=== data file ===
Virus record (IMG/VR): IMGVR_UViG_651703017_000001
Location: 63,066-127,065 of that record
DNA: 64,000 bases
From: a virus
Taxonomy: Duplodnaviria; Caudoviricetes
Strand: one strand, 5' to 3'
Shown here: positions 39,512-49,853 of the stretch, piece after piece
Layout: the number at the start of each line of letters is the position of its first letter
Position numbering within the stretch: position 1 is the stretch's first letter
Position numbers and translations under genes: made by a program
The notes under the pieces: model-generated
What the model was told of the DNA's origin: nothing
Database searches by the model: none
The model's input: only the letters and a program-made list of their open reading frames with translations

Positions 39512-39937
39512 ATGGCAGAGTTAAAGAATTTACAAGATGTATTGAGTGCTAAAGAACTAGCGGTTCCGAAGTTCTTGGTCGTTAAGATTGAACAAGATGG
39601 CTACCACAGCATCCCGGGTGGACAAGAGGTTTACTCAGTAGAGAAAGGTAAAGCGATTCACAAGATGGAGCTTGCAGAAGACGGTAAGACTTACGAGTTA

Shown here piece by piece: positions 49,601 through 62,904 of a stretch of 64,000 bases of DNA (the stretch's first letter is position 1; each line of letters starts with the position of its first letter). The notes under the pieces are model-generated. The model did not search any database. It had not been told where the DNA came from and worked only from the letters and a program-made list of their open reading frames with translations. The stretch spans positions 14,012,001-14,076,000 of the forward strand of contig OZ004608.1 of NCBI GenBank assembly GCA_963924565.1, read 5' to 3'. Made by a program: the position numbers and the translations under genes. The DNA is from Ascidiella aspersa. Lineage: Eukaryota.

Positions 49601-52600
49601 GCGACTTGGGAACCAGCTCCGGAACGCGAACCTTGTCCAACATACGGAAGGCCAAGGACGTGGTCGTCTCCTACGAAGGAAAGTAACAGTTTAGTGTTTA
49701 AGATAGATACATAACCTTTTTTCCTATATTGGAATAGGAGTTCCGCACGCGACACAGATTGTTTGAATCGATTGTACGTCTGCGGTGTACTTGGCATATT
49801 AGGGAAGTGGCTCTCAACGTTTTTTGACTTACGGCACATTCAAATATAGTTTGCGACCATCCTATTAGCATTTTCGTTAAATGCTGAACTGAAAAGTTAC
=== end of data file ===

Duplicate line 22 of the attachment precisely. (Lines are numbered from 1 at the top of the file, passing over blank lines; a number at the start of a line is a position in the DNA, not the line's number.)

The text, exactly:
49801 AGGGAAGTGGCTCTCAACGTTTTTTGACTTACGGCACATTCAAATATAGTTTGCGACCATCCTATTAGCATTTTCGTTAAATGCTGAACTGAAAAGTTAC